>I doubt if the Black Diaspora >dwell on the sensitivity issue; >and I very much doubt >that droves of Black people >around the world acupuncture themselves >every morning simply because Africa >appears to be downing gallons >of insensitivity pills.
I'm not sure what you mean by this.
> >What Africa needs too quickly be >aware of is that these >are all it's children; it >is high time Africa starts >capitalizing on that fact. >There is no reason why >a symbiotic relationship cannot work.
Can you elaborate? I'd say the dual-citizenship plans (Ghana) and elaborate tourism industry (Senegal) are examples of Africa "capitalizing" on our mutual connections. Remember, we're talking about developing economies with huge foreign debts (Nigeria is a leader with $30 billion owed).
>The argument about missing gaps in >history is well documented; indeed >human history is one huge >leaking vessel. You cannot >underestimate the great robbery done >by Europe and affiliates when >colonization was firmly in place. > Oral history, which still >remains intact, only does so >out of the sheer stubbornness >of a people.
Actually, oral history is the preferred medium of record in sub-Saharan Africa. Literate societies still passed on historically notable information by means of a court singer (the griot in Senegambia; the oriki singer in Yoruba-speaking nations).
But you >cannot tell me that the >very nature and structure of >colonization is of no more >significance.
Okay. I promise I won't tell you that. In fact, I completely agree.
>It is important to understand that >there are huge portions or >chunks of data irrevocably deleted. > Think, how would Africa >have developed if for example >the tentacles of Christianity or >Islam had not reached the >continent; take a look at >the languages in West Africa >and tell me how many >will survive the next century; >on the subject of languages >how many Nigerians for example >can competently read and write >the Yoruba language.
Why should they read and write what is essentially a spoken tongue? Written Yoruba is an invention of the missionaries. Yoruba is an oral language that is more widely-spread than it has ever been at any other point in its history. Similiarly, the larger language groups (Hausa, Nupe, Asante, Ibo, Wolof etc) face no particular threat of elimination. Kids go home and speak to their parents in their native tongue, no matter what they learn in school. There are around 200 languages (and many more dialects) spoken in Nigeria alone. Are they all going to survive in pristine form? It's impossible. Smaller language groups may become obselete, but that's the way of all things. It's not particular to Africa. T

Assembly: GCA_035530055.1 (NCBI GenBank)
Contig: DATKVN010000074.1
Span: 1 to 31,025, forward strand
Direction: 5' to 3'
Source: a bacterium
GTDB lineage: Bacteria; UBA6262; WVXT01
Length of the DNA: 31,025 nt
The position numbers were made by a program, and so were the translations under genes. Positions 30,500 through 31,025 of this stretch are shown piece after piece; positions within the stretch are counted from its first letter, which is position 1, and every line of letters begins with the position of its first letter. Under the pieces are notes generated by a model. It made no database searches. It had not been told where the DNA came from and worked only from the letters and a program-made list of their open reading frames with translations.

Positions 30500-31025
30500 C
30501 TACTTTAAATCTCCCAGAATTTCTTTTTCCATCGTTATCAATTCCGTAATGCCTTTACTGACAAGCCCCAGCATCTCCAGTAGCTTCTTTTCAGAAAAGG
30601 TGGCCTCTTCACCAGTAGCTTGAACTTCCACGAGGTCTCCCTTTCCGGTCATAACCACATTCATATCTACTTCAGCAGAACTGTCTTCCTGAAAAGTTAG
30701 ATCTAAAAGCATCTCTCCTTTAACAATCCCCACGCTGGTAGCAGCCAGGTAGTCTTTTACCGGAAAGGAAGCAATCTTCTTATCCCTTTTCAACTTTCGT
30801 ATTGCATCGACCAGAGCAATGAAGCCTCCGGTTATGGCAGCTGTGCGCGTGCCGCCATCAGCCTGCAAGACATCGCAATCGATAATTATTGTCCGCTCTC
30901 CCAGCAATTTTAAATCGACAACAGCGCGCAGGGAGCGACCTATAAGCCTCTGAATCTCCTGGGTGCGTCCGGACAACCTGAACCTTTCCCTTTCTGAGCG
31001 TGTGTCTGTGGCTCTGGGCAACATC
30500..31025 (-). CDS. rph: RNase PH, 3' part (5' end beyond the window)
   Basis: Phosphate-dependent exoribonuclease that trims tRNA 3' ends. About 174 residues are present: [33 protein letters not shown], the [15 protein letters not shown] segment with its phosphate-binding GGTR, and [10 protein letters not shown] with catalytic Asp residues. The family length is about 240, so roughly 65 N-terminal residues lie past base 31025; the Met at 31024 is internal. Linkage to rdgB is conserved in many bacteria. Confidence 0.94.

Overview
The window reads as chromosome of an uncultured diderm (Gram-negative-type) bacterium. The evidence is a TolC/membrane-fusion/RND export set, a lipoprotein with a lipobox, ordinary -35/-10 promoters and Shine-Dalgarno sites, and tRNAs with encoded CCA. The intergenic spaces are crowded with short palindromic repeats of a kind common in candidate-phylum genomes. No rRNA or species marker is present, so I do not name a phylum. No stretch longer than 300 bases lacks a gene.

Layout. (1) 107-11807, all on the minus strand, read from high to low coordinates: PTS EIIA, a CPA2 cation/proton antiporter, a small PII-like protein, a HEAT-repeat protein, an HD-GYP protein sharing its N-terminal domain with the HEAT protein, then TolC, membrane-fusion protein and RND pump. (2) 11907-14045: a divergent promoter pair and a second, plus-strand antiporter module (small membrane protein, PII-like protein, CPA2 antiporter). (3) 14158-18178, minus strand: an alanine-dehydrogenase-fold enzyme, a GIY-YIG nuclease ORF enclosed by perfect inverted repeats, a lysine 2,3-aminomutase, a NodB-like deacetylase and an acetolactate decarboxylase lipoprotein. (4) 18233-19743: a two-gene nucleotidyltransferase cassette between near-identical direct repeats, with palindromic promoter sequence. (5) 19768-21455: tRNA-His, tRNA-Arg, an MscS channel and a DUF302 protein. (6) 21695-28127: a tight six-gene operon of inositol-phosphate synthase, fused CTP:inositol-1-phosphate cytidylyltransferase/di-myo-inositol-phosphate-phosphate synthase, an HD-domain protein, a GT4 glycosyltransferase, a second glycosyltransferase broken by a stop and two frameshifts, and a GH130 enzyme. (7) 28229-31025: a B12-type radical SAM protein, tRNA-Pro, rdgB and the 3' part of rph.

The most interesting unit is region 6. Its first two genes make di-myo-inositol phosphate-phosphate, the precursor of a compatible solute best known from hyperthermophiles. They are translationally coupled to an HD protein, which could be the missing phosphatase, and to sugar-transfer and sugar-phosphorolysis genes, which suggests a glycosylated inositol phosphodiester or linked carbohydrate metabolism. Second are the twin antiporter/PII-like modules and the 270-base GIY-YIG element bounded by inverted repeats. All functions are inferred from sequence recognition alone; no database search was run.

Why was >it so important to instill >into a culture foreign languages; >was it not a way >of robbing out an existing >history. I wonder what >the French are panicking for >as we enter a new >millennium and fears of the >French language loosing ground abound?
I don't know why myself. Those French-speaking former colonies are unlikely to give it up anytime soon, if only for convenience. > >Of course as we dwell on >the sociological ramifications of a >culture fractured in time and >space; it is as you >have indicated important to know >that real people have real >problems. Making money plus >simply surviving is of course >paramount; but we cannot all >be sustained by money – >you must know the American >cliché ‘ if you are >rich you must also be >unhappy.’ Remember Biggie’s retort >on the subject. > >Finally a better example of cross >communication would be the work >‘Spearhead’ is doing or ‘Louis >Armstrong’ did. Somehow knowing >that Tupac has permeated the >Senegalese culture (pop) is >indeed for all intent purposes >very bleak indeed.
I disagree. Considering Tupac's pedigree and the subject of his more serious songs, I think he ranked in the top tier of politically sound MCs. Read a couple of his last interviews about his plans for forming a political party, or his efforts on behalf of jailed Black Panthers, who were friends of his family. Anyway, he is merely an example; Bob Marley is probably even more popular and look how long he's been dead. The point is that people are making Pan-African connections and they are realizing that our problems and solutions are forever entwined.
Bob Marley was dismissed as too rough and untutored by the Jamaican elite. It was his overwhelming popularity with the people that brought him any kind of international notice.